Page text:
American’s 767-300 New Fully Flat Business Class

Update: American Airlines will retire all 767-300s by May 2020.

Back in January American unveiled the seatmaps for their newly reconfigured Boeing 767-300ER aircraft, which people seemed to come across through random searches on


While they revealed the seatmaps, oddly they didn’t announce what type of seat they’d actually have.

As I said at the time:

For the most part this looks good to me. The business class capacity is only dropping by two, going from 30 seats to 28 seats. Meanwhile they are losing a row of Main Cabin Extra. That’s not good, but at the same time I’d rather they cut some Main Cabin Extra than drastically reduce business class capacity.

So what will the new business class product look like? I think it’s safe to assume it will be different than American’s 777-300ER business class, which features reverse herringbone seating. I can’t imagine there’s any way to fit four across reverse herringbone seating in the cabin of a 767. Cathay Pacific and Delta have four across reverse herringbone seating on their A330s, though that cabin is three feet wider.

American did say each seat would have direct aisle access, so between that piece of information and the seatmap, it really narrows down the type of product it could be — I imagine they’ll have a staggered business class product, similar to what Austrian, Brussels, Delta, etc., have on much of their fleet.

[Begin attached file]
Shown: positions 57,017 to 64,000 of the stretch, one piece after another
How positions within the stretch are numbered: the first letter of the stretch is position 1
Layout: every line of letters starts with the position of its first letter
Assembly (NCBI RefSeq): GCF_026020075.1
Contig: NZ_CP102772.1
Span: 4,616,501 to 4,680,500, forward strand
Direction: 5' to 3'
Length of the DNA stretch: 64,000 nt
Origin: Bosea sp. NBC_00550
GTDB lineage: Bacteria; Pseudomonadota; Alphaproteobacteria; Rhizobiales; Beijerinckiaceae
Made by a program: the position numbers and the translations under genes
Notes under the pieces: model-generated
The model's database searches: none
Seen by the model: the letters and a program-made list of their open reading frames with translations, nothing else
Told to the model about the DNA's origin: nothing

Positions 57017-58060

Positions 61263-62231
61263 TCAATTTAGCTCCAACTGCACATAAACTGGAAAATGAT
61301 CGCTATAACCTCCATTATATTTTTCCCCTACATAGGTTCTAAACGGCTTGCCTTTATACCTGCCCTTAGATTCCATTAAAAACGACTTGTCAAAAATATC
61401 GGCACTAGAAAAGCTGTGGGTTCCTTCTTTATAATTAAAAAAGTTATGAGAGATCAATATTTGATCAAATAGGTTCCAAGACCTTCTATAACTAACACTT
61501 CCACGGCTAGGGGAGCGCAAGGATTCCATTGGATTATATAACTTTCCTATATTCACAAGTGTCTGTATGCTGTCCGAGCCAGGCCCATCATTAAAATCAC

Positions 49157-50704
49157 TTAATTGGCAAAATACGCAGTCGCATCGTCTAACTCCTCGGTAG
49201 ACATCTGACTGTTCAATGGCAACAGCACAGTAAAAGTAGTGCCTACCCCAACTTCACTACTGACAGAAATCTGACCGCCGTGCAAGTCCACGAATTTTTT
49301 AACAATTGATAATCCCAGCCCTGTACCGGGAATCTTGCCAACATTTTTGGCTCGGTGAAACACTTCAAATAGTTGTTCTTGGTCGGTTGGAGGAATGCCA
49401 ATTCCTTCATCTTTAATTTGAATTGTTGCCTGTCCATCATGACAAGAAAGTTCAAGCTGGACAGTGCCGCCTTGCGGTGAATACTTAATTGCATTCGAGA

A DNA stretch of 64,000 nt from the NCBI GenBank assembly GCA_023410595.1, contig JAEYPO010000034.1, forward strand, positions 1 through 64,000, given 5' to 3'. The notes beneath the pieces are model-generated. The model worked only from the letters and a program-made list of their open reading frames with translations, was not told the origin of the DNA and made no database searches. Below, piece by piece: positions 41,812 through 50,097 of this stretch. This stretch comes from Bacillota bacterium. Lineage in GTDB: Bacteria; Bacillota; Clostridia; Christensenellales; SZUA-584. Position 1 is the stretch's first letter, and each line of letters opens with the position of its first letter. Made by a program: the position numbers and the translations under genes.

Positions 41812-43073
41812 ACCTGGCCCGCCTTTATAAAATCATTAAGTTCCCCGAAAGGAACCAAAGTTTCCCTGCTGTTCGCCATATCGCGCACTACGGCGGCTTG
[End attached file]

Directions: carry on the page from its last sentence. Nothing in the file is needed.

And it looks like I was correct — American will put fully flat staggered business class seats on their 767, all of which will feature direct aisle access. Below are some pictures of the new product:

American 767-300 new business class cabin

American 767-300 new business class seat

American 767-300 new business class seat (reclined)

Ultimately I do prefer the reverse herringbone seats they have on the 777-300ER, though even this product is a massive improvement over their old business class product, which was angled and really tight. My one complaint with fully flat staggered seats is the small “foot cubby” these seats have, which can be restrictive for your feet and legs when trying to sleep.